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One doctor’s mission to save kids from cancer

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Dr Hideto Yoshioka (centre) founded the Japan Heart Children’s Medical Centre in Kandal province. The centre offers free treatment and is focused on detecting cancer in children as early as possible. Photo supplied

One doctor’s mission to save kids from cancer

Sitting on a mat next to a suitcase full of her belongings, 21-year-old Chok Yoeun feeds her one-year-old son as he waits to receive cancer treatment.

“When I examined his belly, I felt there was something inside his stomach, but it did not hurt him or affect his eating habits. I tried to apply balm on it but it became bigger,” says Yoeun.

The mother and son travelled from Sihanoukville for treatment at Kantha Bopha Hospital in Phnom Penh, but they were referred to a private centre located on Ponhea Leu Referral Hospital’s campus in Kandal province: the Japan Heart Children’s Medical Centre.

“Since I don’t have money to pay, I chose to come here, where there is free service,” says the young mother about her choice between Calmette Hospital, Khmer Soviet Friendship Hospital and Japan Heart Children’s Medical Centre.

The centre is the brainchild of Dr Hideto Yoshioka, a Japanese doctor who gained an interest in providing medical assistance to developing countries when he worked with impoverished people in Myanmar in 1995.

Yoshioka says: “Among 10,000 child cancer patients, there was not a single hospital to treat such a deadly disease.”

Yoshioka learned that child death rates in Myanmar, Laos and Cambodia were high and he noted that the medical services available in the countries were insufficient.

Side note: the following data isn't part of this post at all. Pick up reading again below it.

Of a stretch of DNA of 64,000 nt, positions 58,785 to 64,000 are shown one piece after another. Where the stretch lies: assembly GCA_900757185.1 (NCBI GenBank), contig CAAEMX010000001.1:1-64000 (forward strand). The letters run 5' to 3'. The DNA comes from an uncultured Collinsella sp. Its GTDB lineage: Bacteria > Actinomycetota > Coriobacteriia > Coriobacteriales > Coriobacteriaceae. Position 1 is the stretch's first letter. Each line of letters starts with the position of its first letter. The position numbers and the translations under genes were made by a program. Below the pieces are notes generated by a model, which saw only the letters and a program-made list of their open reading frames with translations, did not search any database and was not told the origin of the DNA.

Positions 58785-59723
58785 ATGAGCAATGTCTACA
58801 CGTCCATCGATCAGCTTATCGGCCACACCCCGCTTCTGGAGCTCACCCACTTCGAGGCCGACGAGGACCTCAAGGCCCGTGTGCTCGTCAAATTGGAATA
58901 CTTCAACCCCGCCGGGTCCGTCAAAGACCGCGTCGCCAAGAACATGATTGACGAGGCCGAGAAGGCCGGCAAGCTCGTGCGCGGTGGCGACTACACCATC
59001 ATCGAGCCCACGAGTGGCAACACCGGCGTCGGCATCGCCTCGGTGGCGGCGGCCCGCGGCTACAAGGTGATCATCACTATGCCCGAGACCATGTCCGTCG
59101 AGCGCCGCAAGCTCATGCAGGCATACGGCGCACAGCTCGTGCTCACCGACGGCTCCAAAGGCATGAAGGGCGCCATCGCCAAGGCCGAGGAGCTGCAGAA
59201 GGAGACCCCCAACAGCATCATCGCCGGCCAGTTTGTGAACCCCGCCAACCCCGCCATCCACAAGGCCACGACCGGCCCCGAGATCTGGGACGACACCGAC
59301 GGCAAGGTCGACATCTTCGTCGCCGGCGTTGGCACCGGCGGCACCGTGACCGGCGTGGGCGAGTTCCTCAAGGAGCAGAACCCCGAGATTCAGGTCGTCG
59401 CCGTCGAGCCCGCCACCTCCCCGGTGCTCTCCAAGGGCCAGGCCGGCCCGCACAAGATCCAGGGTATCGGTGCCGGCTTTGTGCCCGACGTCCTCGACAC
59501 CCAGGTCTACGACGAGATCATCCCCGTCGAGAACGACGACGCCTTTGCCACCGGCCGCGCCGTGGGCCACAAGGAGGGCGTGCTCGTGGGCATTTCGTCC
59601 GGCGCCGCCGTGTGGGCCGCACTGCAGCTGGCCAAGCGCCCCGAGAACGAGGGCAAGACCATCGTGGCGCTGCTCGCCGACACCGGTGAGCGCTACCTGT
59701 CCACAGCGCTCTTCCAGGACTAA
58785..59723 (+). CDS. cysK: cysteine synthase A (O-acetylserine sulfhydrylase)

Just as importantly, patients struggled to pay for medical services, due to their high cost and long periods of treatment.

He says if someone in a family gets severely sick, their finances suffer because either the father or mother has to come to take care of their child at hospital.

Yoshioka, 55, notes that wealthier families can afford to travel abroad for medical treatment to countries such as Thailand or Vietnam, but he says it’s better to have these services in their home country.

He says he understands the hard situation facing Cambodians because he has lived in a similar situation in Myanmar for years.

Yoshioka decided to help, and he put an extra emphasis on helping children.

“I wanted to build a hospital that could provide medical services for all Cambodian people and poor people from other countries,” he says.

Yoshioka launched the Japan Heart Organisation in 2004 in Japan and in 2008 he started providing medical treatment in Cambodia before building the medical centre in 2016.

His main approach to saving children’s lives is detecting symptoms early and he makes it a point to alert parents to any potential problems.

“Parents should pay attention to whether their children’s appearances look abnormal or if they have any swelling on their body. When you examine their body, try to see if there is any notable tumour or strange things. And pay attention to if they frequently vomit.”